Sunday 20 October 2019

Minister keeping up pressure for history to be made a core junior cycle subject

Joe McHugh believes history should have a special place
Joe McHugh believes history should have a special place
Katherine Donnelly

Katherine Donnelly

Education Minister Joe McHugh is keeping up subtle pressure for history to be made a core junior cycle subject, as a draft report appeared to recommend that it will remain optional.

The debate over junior cycle history reignited yesterday as details emerged of an unfinished report, prepared by the National Council for Curriculum and Assessment (NCCA).

Mr McHugh is a strong advocate for making history compulsory for 12 to 15-year-olds and soon after taking office last autumn, he asked the NCCA to review current policy.

In effect, he asked the curriculum advisory body, which had spent years deciding what the best approach to modernising junior cycle should be, to reject its own advice.

As is normal for such a reports, it sets out the background and presents arguments for and against making history a compulsory subject, but it is unfinished and does not extend to making any recommendations either way.

A new board was recently appointed at the NCCA, and the matter is on the agenda for its first meeting on May 1.

Mr McHugh said that he wanted to allow the NCCA board "the space and time to deliberate and make their own recommendation".

He added that he respected the autonomy of the NCCA and did not "want to put them in a corner before their first meeting", but said he could not "over-emphasise" the view that history should have a special place in the junior cycle framework.

"My point of view on this is we need to come up with some determination to place a value on it," he said

Under the new junior cycle framework, Irish, English and maths are the only compulsory subjects, and it has also introduced a wider range of subject options, such as short courses in coding and Chinese.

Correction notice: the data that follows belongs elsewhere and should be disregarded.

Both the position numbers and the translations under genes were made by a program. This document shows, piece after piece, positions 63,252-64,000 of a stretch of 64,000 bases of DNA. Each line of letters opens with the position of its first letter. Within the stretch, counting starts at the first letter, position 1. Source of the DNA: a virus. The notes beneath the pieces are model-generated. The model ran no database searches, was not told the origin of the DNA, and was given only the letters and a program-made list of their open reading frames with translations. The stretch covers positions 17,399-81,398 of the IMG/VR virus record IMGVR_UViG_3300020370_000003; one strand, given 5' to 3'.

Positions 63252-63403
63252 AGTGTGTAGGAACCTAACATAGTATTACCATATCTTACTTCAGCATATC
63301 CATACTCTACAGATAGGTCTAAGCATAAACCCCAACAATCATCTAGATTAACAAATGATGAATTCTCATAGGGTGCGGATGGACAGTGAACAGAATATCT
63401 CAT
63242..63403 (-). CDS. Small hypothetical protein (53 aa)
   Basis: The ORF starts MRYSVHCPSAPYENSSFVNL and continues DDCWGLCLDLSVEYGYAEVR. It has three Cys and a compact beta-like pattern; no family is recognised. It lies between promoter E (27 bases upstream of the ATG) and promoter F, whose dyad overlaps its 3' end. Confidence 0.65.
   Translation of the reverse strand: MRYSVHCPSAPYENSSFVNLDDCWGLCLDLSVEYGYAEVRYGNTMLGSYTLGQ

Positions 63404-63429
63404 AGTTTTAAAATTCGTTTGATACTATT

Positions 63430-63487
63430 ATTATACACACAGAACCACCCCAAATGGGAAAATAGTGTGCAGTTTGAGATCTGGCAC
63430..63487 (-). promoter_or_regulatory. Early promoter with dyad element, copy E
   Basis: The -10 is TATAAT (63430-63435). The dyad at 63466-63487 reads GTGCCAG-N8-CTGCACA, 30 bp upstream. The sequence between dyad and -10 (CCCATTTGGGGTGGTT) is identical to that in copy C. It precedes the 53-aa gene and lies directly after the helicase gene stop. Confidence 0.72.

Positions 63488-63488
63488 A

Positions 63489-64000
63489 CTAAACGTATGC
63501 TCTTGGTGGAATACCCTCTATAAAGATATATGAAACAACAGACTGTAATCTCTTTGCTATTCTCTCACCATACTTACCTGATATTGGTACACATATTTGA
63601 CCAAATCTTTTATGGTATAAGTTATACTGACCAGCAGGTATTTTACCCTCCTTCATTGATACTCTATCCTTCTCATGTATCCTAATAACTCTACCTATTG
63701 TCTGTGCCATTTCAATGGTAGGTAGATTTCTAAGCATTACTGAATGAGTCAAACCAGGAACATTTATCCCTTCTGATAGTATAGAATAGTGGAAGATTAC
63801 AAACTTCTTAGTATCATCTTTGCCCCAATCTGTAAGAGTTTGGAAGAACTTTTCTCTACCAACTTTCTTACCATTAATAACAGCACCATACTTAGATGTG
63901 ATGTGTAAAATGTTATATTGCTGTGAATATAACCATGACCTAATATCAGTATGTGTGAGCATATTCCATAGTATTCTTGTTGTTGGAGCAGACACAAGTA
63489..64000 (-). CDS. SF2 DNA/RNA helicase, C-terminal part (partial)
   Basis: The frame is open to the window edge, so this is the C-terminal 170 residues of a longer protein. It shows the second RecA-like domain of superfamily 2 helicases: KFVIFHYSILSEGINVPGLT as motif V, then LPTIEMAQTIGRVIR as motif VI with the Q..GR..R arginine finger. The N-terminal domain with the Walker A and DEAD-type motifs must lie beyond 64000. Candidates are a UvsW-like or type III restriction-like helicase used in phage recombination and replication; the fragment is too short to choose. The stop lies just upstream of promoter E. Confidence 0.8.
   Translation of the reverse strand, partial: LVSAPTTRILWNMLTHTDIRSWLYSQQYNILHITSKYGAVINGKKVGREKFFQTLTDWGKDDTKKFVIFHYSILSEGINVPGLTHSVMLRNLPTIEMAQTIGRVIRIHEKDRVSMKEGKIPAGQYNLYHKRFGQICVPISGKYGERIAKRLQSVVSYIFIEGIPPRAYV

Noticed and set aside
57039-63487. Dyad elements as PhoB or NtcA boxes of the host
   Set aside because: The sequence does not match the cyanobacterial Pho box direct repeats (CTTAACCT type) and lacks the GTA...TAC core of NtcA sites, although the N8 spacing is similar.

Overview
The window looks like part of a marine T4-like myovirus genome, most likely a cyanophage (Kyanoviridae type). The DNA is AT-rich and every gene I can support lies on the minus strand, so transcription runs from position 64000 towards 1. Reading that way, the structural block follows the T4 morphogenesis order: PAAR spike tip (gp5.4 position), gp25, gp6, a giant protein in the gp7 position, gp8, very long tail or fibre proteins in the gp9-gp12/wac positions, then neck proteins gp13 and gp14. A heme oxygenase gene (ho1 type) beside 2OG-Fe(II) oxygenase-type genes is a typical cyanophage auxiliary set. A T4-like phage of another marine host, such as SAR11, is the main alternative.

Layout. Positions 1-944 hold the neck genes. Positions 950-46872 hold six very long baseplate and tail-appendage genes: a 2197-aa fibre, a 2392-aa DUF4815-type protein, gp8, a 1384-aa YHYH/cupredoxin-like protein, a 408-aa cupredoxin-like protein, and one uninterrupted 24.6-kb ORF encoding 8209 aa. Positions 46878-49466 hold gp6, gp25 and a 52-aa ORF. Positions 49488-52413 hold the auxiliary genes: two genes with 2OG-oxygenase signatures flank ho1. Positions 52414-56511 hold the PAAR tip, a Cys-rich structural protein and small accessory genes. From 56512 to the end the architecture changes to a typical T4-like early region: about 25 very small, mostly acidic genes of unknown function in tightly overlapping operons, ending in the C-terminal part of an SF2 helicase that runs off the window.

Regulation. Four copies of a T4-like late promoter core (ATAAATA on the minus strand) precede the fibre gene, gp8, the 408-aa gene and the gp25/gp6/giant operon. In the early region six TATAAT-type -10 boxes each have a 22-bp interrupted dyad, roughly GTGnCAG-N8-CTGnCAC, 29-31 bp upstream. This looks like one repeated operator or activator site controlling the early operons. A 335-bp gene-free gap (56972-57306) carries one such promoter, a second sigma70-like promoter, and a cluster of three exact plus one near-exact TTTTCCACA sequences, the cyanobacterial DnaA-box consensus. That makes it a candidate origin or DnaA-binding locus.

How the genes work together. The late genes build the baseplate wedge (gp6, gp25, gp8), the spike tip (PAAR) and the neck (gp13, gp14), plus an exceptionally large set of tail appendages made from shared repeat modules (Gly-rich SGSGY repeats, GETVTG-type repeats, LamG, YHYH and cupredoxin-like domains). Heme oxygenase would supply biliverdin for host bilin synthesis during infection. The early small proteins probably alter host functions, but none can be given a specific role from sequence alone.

History was never compulsory, although schools traditionally run by religious orders made it mandatory; it was optional in other second-level schools, and overall about 90pc of students studied it.

However, the reforms led to concerns that subjects that have traditionally been popular will lose out, and a particularly strong campaign built up around history.

The rationale behind the reforms was to give schools the flexibility to meet the needs of their pupils as they saw fit, and one point made in the report is that "making a significant number of subjects core or compulsory would weaken that autonomy".

That raises a question as to what the NCCA would regard as a "significant number of subjects".

On the other side of the debate and citing some of the arguments made by President Higgins and historian Diarmuid Ferriter, the report refers to concerns that "reflect deeply held convictions in Irish society about how we value an appreciation of the past and its impact on the present and future".

In an education policy document launched yesterday, Fianna Fáil confirmed that it would make history and geography core junior cycle subjects.

Irish Independent

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